It looked like a power play of young upstarts, but at their meeting, they decided--Mike, Bob, the Chathams, John, Hans and the Berkeley bunch--that they would not "take over" the board all at once, but elect only two members to the five-person board in the next election: Hans and Mike. Bob would run for the board in the year after that.
The group agreed that would be great, but it would never work, because as everyone knew at that time, croquet was a sport for the elite class--for rich people--so the City would not build courts for the San Francisco Croquet Club. (Jack Osborn had been tremendously successful in designing a development formula that appealed to wealthy and influential people--the people who could either build courts or get access to good lawns.) Bob said he'd like to try to get it done, and would they mind? No, they wouldn't mind.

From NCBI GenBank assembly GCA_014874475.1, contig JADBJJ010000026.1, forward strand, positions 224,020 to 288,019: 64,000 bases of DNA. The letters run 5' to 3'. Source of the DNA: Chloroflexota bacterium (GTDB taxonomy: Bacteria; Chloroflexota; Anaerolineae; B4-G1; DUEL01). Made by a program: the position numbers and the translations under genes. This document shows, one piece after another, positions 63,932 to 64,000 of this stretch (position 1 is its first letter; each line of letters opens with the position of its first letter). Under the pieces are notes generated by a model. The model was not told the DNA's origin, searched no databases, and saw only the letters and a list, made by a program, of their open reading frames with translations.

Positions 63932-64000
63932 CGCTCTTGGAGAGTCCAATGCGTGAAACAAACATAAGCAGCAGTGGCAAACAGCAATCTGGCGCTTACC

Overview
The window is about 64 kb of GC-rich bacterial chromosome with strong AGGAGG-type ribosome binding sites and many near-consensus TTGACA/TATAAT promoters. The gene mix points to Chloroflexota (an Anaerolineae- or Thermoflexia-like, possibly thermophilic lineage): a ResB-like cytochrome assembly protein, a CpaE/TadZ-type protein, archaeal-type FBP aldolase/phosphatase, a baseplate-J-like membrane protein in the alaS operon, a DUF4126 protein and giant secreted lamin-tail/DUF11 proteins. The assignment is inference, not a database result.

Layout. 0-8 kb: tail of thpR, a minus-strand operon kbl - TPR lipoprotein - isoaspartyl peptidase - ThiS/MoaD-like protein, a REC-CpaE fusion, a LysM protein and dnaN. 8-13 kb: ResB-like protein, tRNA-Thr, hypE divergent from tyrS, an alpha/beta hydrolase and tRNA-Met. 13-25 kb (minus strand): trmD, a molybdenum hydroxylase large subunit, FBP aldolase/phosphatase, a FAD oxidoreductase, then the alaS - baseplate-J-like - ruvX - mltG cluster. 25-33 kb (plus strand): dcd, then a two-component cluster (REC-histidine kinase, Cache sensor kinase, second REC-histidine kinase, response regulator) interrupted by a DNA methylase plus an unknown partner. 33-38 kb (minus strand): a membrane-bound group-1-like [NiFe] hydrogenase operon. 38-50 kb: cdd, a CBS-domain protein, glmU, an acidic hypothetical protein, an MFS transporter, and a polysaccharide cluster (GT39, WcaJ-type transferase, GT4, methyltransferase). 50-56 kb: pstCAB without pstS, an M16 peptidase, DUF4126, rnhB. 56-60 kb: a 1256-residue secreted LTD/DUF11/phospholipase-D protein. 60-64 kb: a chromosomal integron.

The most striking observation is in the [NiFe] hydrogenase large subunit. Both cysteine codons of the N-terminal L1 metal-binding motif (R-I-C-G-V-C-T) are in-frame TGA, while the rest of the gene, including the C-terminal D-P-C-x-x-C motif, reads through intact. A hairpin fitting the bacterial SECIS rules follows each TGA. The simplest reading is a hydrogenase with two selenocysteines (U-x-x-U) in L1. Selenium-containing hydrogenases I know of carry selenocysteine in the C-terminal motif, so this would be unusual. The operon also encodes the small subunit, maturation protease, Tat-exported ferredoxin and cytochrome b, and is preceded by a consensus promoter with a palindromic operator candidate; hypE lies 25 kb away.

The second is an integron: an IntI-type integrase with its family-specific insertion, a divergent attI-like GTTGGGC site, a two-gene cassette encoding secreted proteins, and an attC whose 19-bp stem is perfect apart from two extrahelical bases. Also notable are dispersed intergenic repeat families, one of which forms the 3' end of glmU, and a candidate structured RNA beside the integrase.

Building America's first two-court club on public turf
Alman later wrote three volumes for the Croquet Foundation of America on how it happened. The short and mostly accurate version is that he found a champion within the park system, who turned out to be Barney Barron, the head of both Rec and Park, and kept going to his office until he agreed to talk seriously about helping yet another private club take root in the parks system. (There were more than 30, already, and only one of them--the lawn bowling club--had facilities expensive to build and maintain.)